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April Car Sales On Pace, Boosted by Record Rebates

April Car Sales On Pace, Boosted by Record Rebates

By Philly Murtha, April 25, 2017

Sales of new cars, trucks, SUVs, and vans in the United States are reasonably healthy through the first two weeks of this month, although flat demand has been propped up by record incentives, according to an update from J.D. Power and auto forecasting partner LMC Automotive. Total April auto sales (retail and fleet) are expected to reach 1.47 million units, up 1.8% from last April’s 1.5 million units, when adjusted for one less selling day this year (26 days in April 2017 vs. 27 days in April 2016).

Trucks and SUVs are the most popular choices, accounting for 61.8% of the retail new-vehicle sales mix in April, which marks 10 straight months of truck share above 60%. In addition, the incentive level has set another record for the month. According to the update, total incentive spending through April has climbed 13% from the same period in 2016.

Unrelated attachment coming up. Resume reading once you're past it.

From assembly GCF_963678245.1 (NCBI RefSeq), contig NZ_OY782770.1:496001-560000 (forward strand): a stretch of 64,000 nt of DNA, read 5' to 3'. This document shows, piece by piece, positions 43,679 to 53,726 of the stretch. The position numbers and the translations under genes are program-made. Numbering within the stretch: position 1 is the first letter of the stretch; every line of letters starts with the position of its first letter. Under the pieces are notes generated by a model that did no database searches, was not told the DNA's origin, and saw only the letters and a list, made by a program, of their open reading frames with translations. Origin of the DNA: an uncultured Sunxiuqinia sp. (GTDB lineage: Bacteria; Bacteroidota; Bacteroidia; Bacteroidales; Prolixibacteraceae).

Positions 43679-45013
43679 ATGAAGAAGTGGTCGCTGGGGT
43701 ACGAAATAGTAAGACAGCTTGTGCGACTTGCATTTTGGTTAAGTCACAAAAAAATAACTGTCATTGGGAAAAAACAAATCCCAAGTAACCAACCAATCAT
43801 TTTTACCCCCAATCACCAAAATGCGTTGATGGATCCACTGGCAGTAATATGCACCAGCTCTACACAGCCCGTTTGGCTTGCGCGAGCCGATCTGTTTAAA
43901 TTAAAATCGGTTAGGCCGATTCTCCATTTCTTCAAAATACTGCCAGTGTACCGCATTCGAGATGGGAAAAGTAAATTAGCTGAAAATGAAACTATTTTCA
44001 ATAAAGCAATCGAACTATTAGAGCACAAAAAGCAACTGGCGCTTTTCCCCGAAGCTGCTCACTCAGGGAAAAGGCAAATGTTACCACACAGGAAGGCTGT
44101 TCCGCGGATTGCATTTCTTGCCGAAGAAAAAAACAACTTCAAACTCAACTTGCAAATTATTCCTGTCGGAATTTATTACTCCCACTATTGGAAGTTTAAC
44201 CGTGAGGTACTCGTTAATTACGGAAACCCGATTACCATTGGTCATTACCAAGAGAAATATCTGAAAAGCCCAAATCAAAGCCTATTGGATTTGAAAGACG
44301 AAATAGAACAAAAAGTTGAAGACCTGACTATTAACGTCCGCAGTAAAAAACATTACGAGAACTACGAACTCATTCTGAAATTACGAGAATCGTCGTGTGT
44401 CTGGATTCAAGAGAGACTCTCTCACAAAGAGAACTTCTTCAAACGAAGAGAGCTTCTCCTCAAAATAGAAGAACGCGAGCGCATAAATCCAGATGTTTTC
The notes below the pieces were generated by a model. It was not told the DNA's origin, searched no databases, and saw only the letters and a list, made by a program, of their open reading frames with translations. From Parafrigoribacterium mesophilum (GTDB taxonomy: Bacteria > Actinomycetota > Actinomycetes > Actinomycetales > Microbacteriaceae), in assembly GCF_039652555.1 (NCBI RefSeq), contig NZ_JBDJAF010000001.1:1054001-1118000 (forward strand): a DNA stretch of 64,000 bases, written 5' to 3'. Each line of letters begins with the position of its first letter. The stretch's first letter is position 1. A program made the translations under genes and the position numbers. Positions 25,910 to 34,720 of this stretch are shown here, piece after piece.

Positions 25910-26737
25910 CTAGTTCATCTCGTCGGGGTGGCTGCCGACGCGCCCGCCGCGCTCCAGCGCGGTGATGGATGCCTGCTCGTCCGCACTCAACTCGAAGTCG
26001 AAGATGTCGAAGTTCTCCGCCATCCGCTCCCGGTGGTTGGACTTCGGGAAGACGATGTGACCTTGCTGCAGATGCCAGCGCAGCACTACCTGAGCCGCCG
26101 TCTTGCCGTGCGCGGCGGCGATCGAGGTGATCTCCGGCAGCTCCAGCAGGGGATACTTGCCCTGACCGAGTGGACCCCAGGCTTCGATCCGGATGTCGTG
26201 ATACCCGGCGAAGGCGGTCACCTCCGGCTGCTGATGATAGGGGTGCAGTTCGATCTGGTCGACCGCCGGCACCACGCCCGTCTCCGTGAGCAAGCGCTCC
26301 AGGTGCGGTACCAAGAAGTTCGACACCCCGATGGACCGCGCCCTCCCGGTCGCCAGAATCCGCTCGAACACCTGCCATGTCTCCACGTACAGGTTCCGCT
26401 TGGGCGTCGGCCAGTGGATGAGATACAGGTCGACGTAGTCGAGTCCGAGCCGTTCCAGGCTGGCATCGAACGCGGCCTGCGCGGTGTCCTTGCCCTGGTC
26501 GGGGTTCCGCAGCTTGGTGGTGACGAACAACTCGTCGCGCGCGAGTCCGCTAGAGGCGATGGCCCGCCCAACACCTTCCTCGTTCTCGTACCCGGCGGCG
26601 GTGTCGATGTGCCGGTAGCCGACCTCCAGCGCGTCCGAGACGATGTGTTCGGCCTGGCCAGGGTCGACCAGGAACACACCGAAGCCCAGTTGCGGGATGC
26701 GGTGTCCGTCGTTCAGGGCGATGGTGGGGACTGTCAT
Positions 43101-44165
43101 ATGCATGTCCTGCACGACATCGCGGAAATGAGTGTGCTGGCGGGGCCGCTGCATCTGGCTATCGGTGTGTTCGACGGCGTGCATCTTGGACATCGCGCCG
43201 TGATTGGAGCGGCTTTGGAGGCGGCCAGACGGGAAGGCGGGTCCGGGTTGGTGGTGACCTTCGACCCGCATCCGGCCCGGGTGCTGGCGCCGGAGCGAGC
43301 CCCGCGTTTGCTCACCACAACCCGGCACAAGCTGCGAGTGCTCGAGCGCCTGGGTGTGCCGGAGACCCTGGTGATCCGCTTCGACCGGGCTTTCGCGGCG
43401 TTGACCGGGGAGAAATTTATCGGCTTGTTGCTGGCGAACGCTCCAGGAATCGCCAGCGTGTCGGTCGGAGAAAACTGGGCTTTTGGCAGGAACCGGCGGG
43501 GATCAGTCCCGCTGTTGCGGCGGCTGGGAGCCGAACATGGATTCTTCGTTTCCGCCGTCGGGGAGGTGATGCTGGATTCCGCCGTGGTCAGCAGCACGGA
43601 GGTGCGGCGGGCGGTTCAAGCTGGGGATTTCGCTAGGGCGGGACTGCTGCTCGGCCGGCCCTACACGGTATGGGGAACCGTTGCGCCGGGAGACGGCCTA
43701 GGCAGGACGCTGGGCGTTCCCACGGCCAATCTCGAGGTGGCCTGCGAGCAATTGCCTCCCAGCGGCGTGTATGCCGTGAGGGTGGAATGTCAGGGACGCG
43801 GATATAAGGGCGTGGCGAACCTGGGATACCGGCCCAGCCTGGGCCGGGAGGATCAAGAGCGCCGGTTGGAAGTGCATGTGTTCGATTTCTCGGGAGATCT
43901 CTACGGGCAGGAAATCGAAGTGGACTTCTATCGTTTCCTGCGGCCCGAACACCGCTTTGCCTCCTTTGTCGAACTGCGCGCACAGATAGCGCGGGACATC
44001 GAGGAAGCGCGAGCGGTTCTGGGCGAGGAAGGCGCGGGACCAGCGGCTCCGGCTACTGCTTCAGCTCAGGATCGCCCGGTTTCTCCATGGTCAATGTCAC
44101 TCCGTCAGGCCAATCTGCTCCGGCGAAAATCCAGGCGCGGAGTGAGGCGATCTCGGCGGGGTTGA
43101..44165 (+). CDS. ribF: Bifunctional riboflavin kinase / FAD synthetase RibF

Auto Sales photoIncentive spending per new vehicle through April 2017 amounts to an average $3,814, up $460 from a year ago. Trucks have required an average spend of $3,740 per unit, up $578 from last year, while incentive spend for cars is $3,938 per unit, an increase of $308.

In a breakdown of the sales mix, retail new car and light-truck deliveries in April are anticipated to reach nearly 1.17 million units, which represents a 1.3% improvement from the same month last year on a selling day-adjusted basis. Fleet sales are set to account for 20.8% of the total new-vehicle mix—up slightly from a 20.4% share in April 2016.

Commenting on the auto industry’s condition, Deirdre Borrego, senior vice president of automotive data and analytics at J.D. Power, said that nearly 30% of vehicles sold this year have remained on dealer lots for over 90 days, up from 27% in 2016. Yet, LMC Automotive’s Jeff Schuster, senior vice president of forecasting, said that the main reason for lower sales this year is lower fleet deliveries. Schuster said “there’s a lot of runway left” and many variables for the auto industry to consider—economic and policy factors remain important and other factors to consider include used-car pricing and leasing.

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